Ben Vorlich - 985m
Stuc a' Chroin - 975m

Sunday 13th November 2011

Weather/Conditions: Cool cloud blowing through and tiny spots of rain. The cloud was base about 500m and top 950m! Stuc a' Chroin was covered in cloud but Ben Vorlich just poked out the top and it was one of the only mountains to do so. The air was warm, but the moist cloud was cooling.
Distance/Ascent/Time: 14.5km / 1400m / 4h 15m
Accompanying: Alone

Since I got access to a car my walking has gone through the roof. I've done 10 Munros in nine days so far and I hope this run doesn't let up. But petrol is expensive, and I've almost exhausted any nearby, unclimbed Munros. Ben Vorlich and Stuc a' Chroin were two remaining hills, so I set off to climb them last minute, on a whim.

November daylight is short at best, so I was aware from the outset that darkness would come in the afternoon. Sun in Strathblane gave way to dark skies beyond Aberfoyle, and I drove onward knowing the weather was supposed to get better. The roads out by Aberfoyle make great driving - round a corner and see the road plumb-line straight, dead ahead. Tool and Genesis do fine for music, but Rush wouldn't go amiss either... I enjoy driving a lot now.

At Loch Earn, I managed to find the parking, no issue. The only problem that the verge was full of cars already. It's a beautiful road by the time you arrive at the parking; it hugs the loch shore and you can see the water. I remembered that joke "You can't see the view for the mountains" because normally you can't see the loch for the trees.

Ben Vorlich

But back to the hill. I was clearly last off the starting blocks, and that oncoming darkness remained in the back of my mind. I reckoned I'd have to go fast. Helpful signs directed me through the tracks surrounding Ardvorlich House - the crucial thing, though, was to know to start at the little bridge. Mist lay low - I'd brought scrappy print-outs for maps, but this was a popular hill - there must be a decent path that could guide me through the mist.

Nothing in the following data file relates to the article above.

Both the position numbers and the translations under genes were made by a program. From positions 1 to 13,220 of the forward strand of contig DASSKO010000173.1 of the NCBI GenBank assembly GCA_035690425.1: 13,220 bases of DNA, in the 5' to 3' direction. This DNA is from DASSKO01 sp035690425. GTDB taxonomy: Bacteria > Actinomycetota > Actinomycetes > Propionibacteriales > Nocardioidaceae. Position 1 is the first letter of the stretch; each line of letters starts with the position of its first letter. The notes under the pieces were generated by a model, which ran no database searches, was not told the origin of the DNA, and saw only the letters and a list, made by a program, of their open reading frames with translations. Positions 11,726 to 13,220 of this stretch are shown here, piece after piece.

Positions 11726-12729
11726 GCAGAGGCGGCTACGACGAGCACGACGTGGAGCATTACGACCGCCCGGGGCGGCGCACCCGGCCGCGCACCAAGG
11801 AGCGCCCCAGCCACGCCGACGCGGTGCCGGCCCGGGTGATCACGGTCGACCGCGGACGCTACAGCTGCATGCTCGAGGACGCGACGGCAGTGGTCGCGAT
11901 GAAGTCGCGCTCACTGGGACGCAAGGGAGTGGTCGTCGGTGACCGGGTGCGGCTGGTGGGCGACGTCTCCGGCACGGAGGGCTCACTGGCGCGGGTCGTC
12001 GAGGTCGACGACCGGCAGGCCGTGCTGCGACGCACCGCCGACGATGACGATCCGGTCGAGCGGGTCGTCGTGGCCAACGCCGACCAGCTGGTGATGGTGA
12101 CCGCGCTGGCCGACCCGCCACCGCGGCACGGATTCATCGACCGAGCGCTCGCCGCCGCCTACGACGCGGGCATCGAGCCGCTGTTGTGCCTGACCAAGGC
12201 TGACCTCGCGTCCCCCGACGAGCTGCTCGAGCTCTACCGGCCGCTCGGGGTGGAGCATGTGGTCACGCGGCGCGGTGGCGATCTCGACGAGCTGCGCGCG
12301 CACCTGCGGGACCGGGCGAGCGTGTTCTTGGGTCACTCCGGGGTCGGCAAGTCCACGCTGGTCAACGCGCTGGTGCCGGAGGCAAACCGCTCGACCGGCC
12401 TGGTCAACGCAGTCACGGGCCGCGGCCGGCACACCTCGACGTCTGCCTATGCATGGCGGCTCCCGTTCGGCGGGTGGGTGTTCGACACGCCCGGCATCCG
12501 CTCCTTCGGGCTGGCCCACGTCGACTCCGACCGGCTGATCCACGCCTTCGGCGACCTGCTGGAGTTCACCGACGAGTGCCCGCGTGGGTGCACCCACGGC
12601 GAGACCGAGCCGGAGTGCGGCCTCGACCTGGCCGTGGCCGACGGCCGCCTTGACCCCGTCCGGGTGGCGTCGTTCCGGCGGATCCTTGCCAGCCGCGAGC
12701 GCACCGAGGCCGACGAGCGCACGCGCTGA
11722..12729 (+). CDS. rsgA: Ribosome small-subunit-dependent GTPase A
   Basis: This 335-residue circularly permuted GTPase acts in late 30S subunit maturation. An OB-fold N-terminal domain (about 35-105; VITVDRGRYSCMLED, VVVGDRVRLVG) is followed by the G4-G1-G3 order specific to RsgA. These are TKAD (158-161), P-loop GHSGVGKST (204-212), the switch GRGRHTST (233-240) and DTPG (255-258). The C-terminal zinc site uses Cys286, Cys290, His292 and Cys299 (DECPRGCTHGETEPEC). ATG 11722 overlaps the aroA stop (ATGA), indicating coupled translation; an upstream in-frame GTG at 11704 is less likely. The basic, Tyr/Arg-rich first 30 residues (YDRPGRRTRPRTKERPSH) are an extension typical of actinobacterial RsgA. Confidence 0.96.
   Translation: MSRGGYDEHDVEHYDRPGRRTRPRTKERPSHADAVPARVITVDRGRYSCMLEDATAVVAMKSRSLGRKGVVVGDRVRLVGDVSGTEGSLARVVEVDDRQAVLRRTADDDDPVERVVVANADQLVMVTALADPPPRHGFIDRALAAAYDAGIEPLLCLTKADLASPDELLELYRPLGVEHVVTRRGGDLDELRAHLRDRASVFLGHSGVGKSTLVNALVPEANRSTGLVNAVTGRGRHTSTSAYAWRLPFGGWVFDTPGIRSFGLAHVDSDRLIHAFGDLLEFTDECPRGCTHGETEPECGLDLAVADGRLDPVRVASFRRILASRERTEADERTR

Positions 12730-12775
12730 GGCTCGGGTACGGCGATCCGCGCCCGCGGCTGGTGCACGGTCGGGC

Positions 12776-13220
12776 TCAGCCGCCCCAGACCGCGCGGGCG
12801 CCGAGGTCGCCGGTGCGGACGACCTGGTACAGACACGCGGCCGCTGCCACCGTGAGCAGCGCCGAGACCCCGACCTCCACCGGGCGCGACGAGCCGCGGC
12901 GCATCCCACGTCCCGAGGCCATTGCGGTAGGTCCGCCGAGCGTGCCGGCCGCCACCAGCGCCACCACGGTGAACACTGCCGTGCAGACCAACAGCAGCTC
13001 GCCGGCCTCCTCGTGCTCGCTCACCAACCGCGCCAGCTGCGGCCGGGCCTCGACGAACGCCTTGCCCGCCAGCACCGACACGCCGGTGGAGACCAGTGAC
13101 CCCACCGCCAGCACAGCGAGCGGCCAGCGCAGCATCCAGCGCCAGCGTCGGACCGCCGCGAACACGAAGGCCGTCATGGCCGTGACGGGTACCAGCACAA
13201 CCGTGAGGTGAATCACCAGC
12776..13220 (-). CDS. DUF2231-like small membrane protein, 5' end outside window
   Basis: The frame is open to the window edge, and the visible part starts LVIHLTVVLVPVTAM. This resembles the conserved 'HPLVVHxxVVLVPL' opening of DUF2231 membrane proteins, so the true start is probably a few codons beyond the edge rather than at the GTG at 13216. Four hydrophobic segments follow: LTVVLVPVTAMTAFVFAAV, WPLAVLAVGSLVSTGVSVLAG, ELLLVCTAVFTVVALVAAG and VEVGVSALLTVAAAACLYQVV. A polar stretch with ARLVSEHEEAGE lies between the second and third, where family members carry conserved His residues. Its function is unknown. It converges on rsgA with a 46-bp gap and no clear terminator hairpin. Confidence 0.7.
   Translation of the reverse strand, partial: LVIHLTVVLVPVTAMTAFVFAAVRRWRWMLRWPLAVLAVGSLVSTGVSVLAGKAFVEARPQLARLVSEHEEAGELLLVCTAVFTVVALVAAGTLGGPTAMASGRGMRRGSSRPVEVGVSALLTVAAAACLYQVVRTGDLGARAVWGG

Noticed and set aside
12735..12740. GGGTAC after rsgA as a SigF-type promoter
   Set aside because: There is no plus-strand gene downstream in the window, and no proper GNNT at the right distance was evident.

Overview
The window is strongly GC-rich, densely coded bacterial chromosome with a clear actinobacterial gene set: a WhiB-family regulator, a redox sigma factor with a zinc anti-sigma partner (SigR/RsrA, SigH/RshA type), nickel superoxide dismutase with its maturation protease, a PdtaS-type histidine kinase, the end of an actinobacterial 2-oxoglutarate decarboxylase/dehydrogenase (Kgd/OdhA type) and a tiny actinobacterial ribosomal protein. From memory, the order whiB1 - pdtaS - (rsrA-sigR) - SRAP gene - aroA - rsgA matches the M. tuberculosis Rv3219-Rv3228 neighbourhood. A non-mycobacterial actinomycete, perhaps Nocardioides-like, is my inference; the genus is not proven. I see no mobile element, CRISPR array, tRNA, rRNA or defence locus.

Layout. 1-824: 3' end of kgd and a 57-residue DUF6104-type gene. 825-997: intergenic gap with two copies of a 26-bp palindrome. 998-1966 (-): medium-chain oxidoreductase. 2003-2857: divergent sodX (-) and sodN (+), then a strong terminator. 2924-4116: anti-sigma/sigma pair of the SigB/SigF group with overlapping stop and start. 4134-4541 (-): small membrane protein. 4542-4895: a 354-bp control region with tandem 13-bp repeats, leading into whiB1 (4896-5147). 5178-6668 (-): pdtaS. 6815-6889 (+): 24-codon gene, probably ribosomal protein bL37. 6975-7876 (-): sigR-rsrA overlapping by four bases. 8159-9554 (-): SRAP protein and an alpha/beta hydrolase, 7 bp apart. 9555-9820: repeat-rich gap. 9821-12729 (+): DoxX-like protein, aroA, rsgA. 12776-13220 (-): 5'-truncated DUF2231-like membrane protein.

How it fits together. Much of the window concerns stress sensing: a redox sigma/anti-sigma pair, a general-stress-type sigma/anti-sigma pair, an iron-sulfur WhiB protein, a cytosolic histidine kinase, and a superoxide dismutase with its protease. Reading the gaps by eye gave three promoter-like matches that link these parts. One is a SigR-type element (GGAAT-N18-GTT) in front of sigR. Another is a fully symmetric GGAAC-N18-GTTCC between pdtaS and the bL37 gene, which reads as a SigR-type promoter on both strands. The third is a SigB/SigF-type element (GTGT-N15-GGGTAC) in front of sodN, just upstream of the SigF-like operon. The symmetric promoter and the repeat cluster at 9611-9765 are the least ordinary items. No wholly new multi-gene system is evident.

But to my relief, it turned out that the hardest navigation all day was getting out the glen. This used to be a very boggy mountain, reputedly, but I found the path in great condition. There were even a few people coming down by now and their comments were encouraging: "There were no views, but the summit was out the top of the cloud, and it's sunny". A bit of hope for the top always helps a misty ascent, but with water clinging to my clothes, I found myself in an odd mid-ground feeling numb and sweating at the same time.

And then 50 metres short of the summit, things began to change. The atmosphere started glowing and light patches began to open up. The cloud ripped open and the everything glowed in the light of the sun. Tendrils shredded across the hillside and then I spotted the trig point above, glowing in the direct sunlight. Awesome! When I came to meet it, everything opened out to waves of cloud spread at my feet. Ben Vorlich was the only patch of ground in my entire view - this 150m of ridge sat in the middle of nothing, surrounded by the great sky and the cloud, which rolled and shifted to the wind.